The fourth area of focus is service enablement, including services such as digital identity and digital payments, which are an essential part of developing smart services, and which are also increasingly being opened up to the private sector to create seamless experiences across Dubai.

The Smart Dubai Platform is one of the key initiatives for SDGE. The platform, which was announced in March and is being developed in partnership with du, will become the central operating system for smart city applications deployed by the government, and will also support the platform to manage data generated by public and private smart city projects.

The design phase for the platform has been completed, Lootah said, and SDGE is now finalising components of the system, across all layers including infrastructure, data, service enablement, and application, with work underway to complete the build, test it and validate the security before it goes live in the first quarter of 2017.

“We consider this as a major milestone for the Smart Dubai Initiative, because this is really the necessary infrastructure to enable data sharing and to open up the whole data driven transformation of the city,” he said.

While the initial roll out of the platform will be confined to government, the intention is to open it up to the private sector, to both access the platform and its data, and also to run their own businesses and applications on the platform and contribute their data to the system. The mechanisms for including the private sector are still being developed, but the platform is being built to scale to these requirements.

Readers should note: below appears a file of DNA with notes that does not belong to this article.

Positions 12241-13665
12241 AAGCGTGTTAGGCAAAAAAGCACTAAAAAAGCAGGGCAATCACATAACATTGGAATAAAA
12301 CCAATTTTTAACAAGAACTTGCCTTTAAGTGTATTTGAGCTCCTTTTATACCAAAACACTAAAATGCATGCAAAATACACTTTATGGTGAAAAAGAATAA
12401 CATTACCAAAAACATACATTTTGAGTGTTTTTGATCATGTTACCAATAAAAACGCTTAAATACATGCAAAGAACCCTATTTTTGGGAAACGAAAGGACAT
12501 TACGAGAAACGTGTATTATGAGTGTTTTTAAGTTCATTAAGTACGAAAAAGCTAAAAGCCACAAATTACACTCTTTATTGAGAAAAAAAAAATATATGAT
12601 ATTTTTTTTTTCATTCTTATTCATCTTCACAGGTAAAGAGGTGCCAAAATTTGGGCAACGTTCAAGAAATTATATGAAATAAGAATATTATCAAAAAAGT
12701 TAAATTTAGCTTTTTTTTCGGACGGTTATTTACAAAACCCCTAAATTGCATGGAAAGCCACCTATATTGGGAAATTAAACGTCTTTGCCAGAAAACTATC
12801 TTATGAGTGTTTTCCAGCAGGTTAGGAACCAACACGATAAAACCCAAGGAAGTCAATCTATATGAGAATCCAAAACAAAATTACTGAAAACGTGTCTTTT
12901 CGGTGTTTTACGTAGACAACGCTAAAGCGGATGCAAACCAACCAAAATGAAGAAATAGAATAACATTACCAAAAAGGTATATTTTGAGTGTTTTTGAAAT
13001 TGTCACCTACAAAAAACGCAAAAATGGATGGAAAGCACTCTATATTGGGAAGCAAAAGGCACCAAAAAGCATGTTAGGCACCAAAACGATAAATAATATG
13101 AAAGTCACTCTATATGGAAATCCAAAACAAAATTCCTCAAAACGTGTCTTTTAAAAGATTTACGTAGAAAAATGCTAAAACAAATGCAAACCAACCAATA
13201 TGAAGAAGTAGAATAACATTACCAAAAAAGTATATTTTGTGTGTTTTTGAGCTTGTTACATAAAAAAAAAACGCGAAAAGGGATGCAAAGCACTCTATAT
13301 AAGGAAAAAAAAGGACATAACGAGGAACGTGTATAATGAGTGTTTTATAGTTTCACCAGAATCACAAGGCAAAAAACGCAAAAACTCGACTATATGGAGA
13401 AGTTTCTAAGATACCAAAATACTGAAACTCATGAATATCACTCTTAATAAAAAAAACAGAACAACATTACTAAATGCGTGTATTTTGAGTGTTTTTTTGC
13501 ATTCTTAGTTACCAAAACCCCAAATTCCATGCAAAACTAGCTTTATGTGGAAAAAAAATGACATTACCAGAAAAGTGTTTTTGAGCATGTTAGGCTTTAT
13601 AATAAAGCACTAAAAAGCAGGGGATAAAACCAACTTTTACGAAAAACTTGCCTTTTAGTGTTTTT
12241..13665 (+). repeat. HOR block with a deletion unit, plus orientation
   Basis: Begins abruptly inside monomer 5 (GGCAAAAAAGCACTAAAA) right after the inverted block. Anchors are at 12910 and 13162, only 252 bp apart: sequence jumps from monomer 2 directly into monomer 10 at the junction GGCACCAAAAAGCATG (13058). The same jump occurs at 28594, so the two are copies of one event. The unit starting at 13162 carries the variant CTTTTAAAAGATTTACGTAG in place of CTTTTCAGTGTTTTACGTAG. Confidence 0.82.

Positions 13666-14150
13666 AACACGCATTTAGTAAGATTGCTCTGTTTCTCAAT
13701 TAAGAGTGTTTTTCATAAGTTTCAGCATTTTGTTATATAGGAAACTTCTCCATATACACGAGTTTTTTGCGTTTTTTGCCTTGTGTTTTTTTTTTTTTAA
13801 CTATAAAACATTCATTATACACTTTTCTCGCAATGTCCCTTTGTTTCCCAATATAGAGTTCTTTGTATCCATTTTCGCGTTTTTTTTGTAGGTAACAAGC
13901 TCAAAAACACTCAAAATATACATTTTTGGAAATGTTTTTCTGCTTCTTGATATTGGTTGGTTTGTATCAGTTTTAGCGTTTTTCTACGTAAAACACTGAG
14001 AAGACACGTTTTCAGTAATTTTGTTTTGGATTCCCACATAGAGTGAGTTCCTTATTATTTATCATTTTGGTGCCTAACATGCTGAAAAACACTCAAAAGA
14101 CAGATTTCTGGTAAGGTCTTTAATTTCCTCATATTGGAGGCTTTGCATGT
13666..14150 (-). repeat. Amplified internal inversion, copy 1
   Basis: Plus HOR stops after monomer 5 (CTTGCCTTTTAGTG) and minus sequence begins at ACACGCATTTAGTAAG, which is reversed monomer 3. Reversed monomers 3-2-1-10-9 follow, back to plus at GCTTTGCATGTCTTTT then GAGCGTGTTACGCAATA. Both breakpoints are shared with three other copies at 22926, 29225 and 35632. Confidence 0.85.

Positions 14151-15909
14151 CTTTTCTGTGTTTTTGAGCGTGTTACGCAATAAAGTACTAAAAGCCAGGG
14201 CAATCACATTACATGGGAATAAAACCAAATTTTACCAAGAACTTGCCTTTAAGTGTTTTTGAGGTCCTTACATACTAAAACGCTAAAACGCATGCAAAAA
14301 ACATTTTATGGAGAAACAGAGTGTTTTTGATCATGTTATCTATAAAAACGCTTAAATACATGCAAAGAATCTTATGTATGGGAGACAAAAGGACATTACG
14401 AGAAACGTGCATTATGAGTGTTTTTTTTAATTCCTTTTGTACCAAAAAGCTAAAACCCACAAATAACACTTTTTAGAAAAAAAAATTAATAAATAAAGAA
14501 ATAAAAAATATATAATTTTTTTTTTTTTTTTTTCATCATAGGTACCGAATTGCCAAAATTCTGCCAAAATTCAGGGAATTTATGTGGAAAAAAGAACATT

“From day one, we have imagined this platform as the digital backbone of the city,” Lootah said. “It has always been designed with the idea of massive scalability, that it will scale to the size that is needed for a city of almost four million residents.”

Another milestone project for SDGE, which also has ambitions to scale, is the Dubai Now app. The award-winning app was conceived to become a single point of delivery for all government services, and as such has been designed to provide a hub where users can easily find and use the most popular and most important services. At present the app includes 55 services from 22 entities, but potentially this will scale to hundreds or thousands of services in future. Integrating so many different services, required best practice in app design, with the DSG Customer Experience (CX) Lab leading the design efforts.

Lootah explained: “From a design point of view, it has initially been a significant challenge in how to design something that is easy to use, that is accessible, where people can reach the services that they want very quickly, but at the same time cater for all the services that are available from the government, to design it in a way that will scale to that level.”